This is not to suggest that the UK in the EU is likely to fight Australia’s trade policy battles: it is not, and has not over many decades. The notion that continued UK membership might mean that Australia has an enhanced voice in Brussels is spurious. The question is rather whether British and Australian interests align – for example on pushing for EU reform. The answer here is untidy. For a start, it is hard to find any evidence. The idea that Australia and the UK share certain assumptions about relationships between states and markets has some validity, but it hardly results in a common approach to the complex trade policy questions governments now face. This is especially true given the lack of meaningful progress multilaterally, where the joint commitment to trade liberalisation may have resulted in some common ground. It does not hold in a context of proliferating trade agreements.

The second reason Australians might hope the UK will vote to stay (or at least leave on good terms) relates to the strength of the European project. European integration does not rise or fall with the fortunes or commitment of the UK. There are 27 other member states, and the Six were committed to integration well before UK accession in 1973. However the European project is now under serious strain and some fear a Brexit may have a domino effect. Czech Government Ministers noted this week that a Brexit made debate more likely in other member states: the term ‘Czexit’ soon followed. Eurosceptics in other EU countries – notably France – hope a Brexit might boost their political cause. What are the odds that a Brexit could be smooth, amicable and have no impact on the progress of European integration?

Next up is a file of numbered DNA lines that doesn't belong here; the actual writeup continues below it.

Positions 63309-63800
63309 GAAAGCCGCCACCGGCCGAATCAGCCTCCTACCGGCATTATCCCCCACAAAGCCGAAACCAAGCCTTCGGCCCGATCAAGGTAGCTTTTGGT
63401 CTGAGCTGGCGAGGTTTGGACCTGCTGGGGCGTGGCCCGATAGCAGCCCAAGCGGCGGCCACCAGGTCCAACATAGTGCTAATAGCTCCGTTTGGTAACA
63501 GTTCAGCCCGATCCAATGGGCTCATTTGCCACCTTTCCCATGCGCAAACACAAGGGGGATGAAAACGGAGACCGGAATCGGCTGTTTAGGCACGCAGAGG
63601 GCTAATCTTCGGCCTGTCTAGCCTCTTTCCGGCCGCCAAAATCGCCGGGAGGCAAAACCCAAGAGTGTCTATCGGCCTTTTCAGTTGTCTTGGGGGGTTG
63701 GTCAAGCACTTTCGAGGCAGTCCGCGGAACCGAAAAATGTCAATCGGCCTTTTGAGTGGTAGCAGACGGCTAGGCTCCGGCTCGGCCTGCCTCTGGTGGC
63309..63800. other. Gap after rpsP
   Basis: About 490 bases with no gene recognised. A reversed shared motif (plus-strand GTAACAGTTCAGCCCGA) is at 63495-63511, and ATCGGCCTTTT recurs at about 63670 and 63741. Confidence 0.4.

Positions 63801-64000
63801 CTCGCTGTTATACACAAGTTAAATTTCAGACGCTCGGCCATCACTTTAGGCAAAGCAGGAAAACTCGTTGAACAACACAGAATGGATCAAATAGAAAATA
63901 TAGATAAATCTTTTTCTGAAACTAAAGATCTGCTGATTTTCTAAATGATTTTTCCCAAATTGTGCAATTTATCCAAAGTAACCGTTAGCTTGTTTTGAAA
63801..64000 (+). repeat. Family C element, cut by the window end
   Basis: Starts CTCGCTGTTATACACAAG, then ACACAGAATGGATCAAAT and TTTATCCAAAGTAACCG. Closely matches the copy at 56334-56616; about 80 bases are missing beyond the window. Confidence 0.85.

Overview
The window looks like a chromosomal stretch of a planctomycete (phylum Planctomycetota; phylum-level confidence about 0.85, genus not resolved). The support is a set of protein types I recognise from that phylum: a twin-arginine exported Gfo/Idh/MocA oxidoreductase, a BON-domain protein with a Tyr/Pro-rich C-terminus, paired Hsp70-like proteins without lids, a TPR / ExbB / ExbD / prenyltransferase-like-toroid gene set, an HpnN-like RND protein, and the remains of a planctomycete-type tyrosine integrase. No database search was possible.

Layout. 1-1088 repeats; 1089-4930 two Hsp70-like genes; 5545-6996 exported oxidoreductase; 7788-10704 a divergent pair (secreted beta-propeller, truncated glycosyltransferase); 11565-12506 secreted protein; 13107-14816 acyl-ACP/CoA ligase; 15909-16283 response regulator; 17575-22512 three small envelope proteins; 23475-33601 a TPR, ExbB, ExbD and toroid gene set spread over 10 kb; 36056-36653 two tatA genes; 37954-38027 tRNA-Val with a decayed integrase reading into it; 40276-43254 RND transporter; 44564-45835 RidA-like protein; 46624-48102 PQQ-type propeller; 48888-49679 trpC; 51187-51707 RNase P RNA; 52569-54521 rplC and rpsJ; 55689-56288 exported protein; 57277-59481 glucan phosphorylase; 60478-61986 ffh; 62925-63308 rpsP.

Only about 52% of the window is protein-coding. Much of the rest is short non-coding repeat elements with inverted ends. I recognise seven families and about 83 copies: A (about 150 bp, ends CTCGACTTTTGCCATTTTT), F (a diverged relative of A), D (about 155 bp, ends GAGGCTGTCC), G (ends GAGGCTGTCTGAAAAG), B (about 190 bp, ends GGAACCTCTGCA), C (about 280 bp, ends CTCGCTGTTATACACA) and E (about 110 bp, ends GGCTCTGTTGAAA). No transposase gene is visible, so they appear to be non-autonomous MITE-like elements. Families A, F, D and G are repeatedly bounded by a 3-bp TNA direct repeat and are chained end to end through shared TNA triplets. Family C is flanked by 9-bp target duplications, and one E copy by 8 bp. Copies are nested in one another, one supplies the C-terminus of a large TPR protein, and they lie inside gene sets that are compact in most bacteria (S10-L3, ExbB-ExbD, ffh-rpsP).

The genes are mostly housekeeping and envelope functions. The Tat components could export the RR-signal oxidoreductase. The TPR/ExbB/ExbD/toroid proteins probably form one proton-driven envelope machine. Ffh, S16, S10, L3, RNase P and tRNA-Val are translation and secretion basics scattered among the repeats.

This is the central point. Notwithstanding the coverage it will receive in Australia, Brexit is not the only challenge on the EU horizon. In Brussels and the member states, policy makers are confronting an immigration crisis of enormous proportions, a complex strategic environment and sluggish economic growth. The way these challenges are dealt with may ultimately matter more to Australia than the British decision in the coming referendum.

In the event of a Brexit, an Australian government of either flavour will get on with the sound and close bilateral relationship with London and the improved broad-based relationship with Brussels. The practical impact may be additional (complex) trade negotiations and major trade partners which are more concerned with each other than third countries.

For Australia the main damage might be the disruption at a time when Australia-EU relations had actually improved. Under Cameron’s re-negotiated terms of membership, the UK will apparently retain special status. It will no longer have to work towards ‘ever closer union’ in the EU. As Australian policy makers well know, the challenge with countries arguing over an ‘ever closer union’ is getting their attention. When EU politics turns inwards it is rarely good news for Australia.

Dr Annmarie Elijah is Associate Director of the ANU Centre for European Studies. She has previously worked as a policy officer in the Australian Department of Prime Minister and Cabinet. Her PhD at the University of Melbourne examined the implications of British membership of the European Community for Australia. This article is published under a Creative Commons Licence and may be republished with permission.